But the more substantive issue facing the Oppressed Castes is landlessness and the related issue of housing. “The Oppressed Castes generally cultivate lands owned by various temples whose Trustees are Vellalas. The Trustees do not give 30-year permits but only for two or three years. Such short term leases do not allow the building of permanent brick and mortar houses. One needs a 30-year lease to build a brick and mortar house. Therefore, Oppressed Caste families are forced to live in thatched huts,” Chandrakumar says. Although generally submissive, the Oppressed Castes have ceased to put up with grosser forms discrimination. Recently, in Puttur, in the Koppai area of Jaffna district, they had taken up the issue of the location of a cremation ground in the midst of a densely populated Oppressed Caste colony.

“The 2000 Oppressed Caste families in this area had to put up with the smoke emanating from the cremation ground. They wanted the cremation ground to be closed and another ground located at a distance to be used instead. But the Koppai Pradeshiya Sabha dominated by the Vellalas, not only did not oblige, but built a wall around the cremation ground to make it permanent,” Chandrakumar said.

“Angered by this, a group of Oppressed Caste youth broke the wall. But the case went to the courts. The Jaffna High Court stayed the use of the cremation ground. Thus, the 80-day struggle ended to the satisfaction of the Oppressed,” Chandrakumar said. However, the Vellalas continue to demand that caste issues be brushed under the carpet for the sake of “Tamil unity”. But activists say that this is illogical.

“It is a ludicrous argument. True unity will be forged only with the end of caste discrimination and exploitation,” Kadrigamar said.

Indian Origin Tamils

The Indian Origin Tamils, also called “Malayaha” or Hill Country Tamils, number around 150,000 in the Northern Province. The Malayaha Tamils who fled to the Tamil-majority North for refuge during anti-Tamil riots in the South did get the expected security but re-location did not improve their economic or social status. They continued to be the hewers of wood and drawers of water, coolies or landless agricultural laborers, said M.P. Nataraj, co-ordinator of the “Union of Hill Country Tamils living in the North and East.”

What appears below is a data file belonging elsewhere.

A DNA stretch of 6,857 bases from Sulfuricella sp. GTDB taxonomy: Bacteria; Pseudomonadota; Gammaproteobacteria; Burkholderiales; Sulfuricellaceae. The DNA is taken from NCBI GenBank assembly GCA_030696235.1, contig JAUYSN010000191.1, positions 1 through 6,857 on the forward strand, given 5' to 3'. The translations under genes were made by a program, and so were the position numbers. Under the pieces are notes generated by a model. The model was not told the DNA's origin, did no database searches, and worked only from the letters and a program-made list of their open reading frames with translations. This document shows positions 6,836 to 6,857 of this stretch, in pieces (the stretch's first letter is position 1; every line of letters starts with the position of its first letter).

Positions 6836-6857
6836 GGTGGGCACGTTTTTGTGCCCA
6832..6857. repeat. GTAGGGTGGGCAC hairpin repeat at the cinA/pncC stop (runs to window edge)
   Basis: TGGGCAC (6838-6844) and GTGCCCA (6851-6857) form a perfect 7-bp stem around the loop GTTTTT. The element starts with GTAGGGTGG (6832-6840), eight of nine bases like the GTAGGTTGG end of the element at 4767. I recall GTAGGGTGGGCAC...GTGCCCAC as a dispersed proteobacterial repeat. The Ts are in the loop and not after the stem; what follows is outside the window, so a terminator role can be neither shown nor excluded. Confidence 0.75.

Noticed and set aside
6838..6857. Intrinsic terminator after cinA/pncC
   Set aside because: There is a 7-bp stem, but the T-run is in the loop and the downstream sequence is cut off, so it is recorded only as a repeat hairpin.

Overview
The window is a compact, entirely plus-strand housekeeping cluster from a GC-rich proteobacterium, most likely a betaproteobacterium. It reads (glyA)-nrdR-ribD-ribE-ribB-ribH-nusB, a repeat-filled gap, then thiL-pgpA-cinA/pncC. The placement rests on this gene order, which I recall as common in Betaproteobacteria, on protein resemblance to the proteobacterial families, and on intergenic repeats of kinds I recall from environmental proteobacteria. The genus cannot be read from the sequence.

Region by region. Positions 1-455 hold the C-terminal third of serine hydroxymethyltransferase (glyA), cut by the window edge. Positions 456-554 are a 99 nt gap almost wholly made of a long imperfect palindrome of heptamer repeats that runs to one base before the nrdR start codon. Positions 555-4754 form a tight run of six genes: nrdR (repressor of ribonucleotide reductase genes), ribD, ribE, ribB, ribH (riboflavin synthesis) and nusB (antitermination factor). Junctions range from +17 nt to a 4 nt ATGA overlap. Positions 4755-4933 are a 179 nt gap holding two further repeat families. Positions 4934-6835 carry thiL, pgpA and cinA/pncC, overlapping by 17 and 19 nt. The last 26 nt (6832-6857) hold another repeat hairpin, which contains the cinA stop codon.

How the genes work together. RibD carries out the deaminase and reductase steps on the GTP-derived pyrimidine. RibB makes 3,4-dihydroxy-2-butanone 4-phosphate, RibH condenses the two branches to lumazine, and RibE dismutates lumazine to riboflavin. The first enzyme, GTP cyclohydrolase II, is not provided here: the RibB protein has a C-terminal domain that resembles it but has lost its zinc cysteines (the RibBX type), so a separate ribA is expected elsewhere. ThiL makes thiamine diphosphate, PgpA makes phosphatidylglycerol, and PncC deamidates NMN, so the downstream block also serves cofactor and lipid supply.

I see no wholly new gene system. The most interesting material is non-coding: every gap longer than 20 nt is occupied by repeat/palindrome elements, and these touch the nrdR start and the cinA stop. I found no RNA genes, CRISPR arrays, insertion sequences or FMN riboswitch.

Malayaha Tamil activists Nataraj and P. Muttulingam said that the earlier leaders of the Northern Tamils and the district administrations dominated by them deliberately gave Malayaha Tamils lands in areas which could not be provided with irrigation. “Though some of them got lands, they could not cultivate with profit and had to take work as laborers in others’ irrigated lands,” Nataraj said.

Given an unfriendly and unsympathetic district bureaucracy and an uncaring political leadership, the Malayaha Tamils faced difficulties in obtaining “land permits.” In other words, even if they were actually cultivating lands, they had no legal rights over them. But if a Vellala bought land from them he would get the necessary permit for it.

“Land ownership is necessary to get loans and to be part of housing schemes. The community is desperately in need of help to become independent entrepreneurs because white collar government jobs are scarce in the under-developed North,” Muttulingam pointed out.

Fought For All Tamils

Muttulingam and Nataraj claim that there were 12,500 Malayaha Tamils in the Liberation Tigers of Tamil Eelam (LTTE),but their contribution to the liberation struggle is not acknowledged. On the contrary it is derided as a bid to “secure social standing”, they point out. “It is said that LTTE leader Prabhakaran trusted Malayaha Tamils so much that he preferred to have them as his body guards. Thirty to 40% of the people caught in Mulliwaikkal, the last battle zone, were Malayaha Tamils,” Muttulingam said.

Muttulingam and Nataraj object to some recent publications in which it is said that post-war poverty is driving Malayaha Tamil women into prostitution. “The Malayaha Tamils consider this to be a gross distortion born of an acute ethnic bias because post-war poverty has driven women from all castes into prostitution,” Muttulingam said. There is a near total lack of political representation for the Malayaha Tamils in the Northern Tamil political parties. It is unlikely that this will be corrected any time soon.